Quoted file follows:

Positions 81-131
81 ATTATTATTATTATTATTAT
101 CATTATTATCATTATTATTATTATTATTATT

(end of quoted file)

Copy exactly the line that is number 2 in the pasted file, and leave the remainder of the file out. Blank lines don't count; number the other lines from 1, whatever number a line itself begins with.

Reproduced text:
81 ATTATTATTATTATTATTAT